By Stephen Douglas

Welcome to Dude, What’s Your Mood?, a fun game for the whole family that creates a language to discuss moods and feelings that everyone can make sense of. This game is suitable for all children of reading age and their parents. For younger children, choose feeling words they understand* and you can read through the game along with that child.

You can play as a group, all working together, or split in two teams and compete. It’s pretty simple. Just follow the following four steps:

1. THE MATERIALS: COLOURED PAPER, SCISSORS, AND A PEN

Start by obtaining four letter-sized (8 1/2″ x 11″) sheets of paper, two in one light colour, say yellow, and two in another light colour, say pink or light blue. Slightly thicker stock works better. Now take a sheet and fold it in half three times. That should produce 8 rectangles of equal size when you open it up. When you have folded all the pages (each will be about 4 1/2″ x 2 1/2″), take a pair of scissors and cut the sheets up along the folded lines. Repeat with the other three sheets. You should end up with 16 equal sized ‘cards’ of one colour, and 16 of the other colour.

2. MAKING UP THE FEELING CARDS

Decide which colour of cards you wish to use for the Feeling Cards. Choose 16 feelings and write one on each sheet of paper or “card” of that colour. Here is a suggestion to help. In the following six rows are four words that describe similar feelings. Pick two or three from each of these rows (or think of some that are similar) to help ensure you have a good variety of feelings.

content satisfied pleased grateful
peaceful happy joyful elated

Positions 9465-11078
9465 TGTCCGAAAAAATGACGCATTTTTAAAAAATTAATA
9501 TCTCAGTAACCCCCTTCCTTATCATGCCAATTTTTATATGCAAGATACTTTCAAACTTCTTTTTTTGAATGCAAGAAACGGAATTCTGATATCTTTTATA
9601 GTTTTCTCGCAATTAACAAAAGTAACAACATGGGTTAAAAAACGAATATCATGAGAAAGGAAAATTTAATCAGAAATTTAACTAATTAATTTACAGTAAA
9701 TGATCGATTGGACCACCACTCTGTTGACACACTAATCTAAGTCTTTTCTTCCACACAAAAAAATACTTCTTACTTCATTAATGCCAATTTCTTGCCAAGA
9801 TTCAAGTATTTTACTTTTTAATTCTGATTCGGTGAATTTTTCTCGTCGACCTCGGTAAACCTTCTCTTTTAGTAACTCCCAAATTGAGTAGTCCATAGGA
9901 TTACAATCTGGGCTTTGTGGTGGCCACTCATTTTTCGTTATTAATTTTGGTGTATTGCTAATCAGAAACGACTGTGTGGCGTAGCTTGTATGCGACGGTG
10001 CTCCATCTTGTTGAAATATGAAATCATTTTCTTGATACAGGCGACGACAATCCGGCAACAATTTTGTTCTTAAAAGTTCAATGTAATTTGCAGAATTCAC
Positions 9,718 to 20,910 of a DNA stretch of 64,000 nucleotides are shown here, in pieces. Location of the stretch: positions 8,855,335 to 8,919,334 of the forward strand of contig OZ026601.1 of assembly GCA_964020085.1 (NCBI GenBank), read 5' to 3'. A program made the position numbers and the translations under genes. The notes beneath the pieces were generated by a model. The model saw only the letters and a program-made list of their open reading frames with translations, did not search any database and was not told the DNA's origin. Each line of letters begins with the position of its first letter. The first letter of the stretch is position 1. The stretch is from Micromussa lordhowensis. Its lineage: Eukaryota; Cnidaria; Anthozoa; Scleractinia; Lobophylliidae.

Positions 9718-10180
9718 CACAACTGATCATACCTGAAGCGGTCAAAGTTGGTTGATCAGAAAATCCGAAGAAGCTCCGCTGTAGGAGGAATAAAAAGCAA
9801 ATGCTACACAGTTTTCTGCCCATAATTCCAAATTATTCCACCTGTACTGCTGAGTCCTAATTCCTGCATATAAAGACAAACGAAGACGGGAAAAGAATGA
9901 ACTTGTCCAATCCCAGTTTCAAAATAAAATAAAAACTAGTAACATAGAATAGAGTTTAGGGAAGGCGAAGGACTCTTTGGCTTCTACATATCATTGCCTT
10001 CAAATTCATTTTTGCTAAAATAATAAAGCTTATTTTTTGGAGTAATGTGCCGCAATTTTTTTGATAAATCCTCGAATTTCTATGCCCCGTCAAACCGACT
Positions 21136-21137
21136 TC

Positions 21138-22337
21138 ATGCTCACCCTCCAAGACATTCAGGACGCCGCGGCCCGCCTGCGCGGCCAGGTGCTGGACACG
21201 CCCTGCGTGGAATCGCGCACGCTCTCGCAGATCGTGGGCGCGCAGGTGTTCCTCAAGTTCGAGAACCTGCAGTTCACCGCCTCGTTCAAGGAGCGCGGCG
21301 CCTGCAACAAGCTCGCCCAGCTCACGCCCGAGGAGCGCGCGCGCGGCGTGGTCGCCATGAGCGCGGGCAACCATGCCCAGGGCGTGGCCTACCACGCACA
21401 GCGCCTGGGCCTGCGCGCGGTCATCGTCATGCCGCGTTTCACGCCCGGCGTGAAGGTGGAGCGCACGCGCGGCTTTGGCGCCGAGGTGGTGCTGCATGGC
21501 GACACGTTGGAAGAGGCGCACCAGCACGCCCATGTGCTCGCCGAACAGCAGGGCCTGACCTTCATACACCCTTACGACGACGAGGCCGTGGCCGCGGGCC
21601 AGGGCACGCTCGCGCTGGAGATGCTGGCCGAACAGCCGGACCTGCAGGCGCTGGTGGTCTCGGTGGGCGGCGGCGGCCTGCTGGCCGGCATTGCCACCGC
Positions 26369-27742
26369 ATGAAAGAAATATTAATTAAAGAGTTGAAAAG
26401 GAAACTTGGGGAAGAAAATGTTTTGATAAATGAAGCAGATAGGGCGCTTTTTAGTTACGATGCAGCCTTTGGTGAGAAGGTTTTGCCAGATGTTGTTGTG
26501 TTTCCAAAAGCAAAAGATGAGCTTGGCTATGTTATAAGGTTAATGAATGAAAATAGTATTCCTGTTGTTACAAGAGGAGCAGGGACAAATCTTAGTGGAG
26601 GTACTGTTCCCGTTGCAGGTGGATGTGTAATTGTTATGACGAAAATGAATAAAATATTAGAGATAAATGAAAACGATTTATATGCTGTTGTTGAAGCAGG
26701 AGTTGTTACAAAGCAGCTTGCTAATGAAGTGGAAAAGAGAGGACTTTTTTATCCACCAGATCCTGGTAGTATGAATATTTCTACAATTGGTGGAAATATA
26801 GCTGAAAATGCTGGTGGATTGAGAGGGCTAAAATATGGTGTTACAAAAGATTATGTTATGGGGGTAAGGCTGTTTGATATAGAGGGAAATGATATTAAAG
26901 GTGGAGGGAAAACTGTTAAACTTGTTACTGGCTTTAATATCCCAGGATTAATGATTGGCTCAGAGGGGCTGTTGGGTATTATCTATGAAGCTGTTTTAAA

hopeful curious excited eager
sad disappointed discouraged embarrassed
irritated frustrated angry furious
fearful anxious scared worried

Make sure that everyone playing understands the meaning of all the words you choose.

Here are a few tips: – for younger children (early reading) try using a shorter version, six Feeling Cards with basic feeling words like mad, sad, proud, glad, excited and scared. – for groups of older teens and adults, consider adding more interesting feeling words such as exacerbated, blissful, trepid, ecstatic, peaceful, or depressed. – I recommend for this game that you do not use the feeling word upset because it is vague and could mean either sad, angry or anxious, making it harder to identify.

Good, now that you have the Feeling Cards finished, shuffle those up and put them into a pile, face down so that no one knows what order the feelings will appear in.

3. MAKING UP THE QUESTION CARDS

Now take the other coloured papers cards and create between 8 and 16 questions (it’s okay to repeat these if needed, as long as you have a good fun variety of questions), writing one on each card. Here are some examples you can choose from, or create your own:

– what colour reminds you of this feeling?
– name a time when you felt this way
– look around the room and name the thing you can see that most reminds you of this feeling
– if the feeling is negative, what do you need when you feel this way?
   or if the feeling is positive, what do you do when you feel this way?
– what food is most like this feeling?
– make a face to show this feeling
– where might you be if you felt this way?
– what would your pet do if it felt this way?
– what animal is most like this feeling?
– walk around the room the way you would if you felt this way
– if you were this feeling, what type of *sigh* or *grunt* or other sound would you make?
– where do you feel this feeling in your body?
– name a comic book figure or tv character who feels this a lot?
– if someone told you that they felt this way, what would you do?
– on which day of the week do you feel this the most?
– what activity at home or at school might you be doing when you feel this way?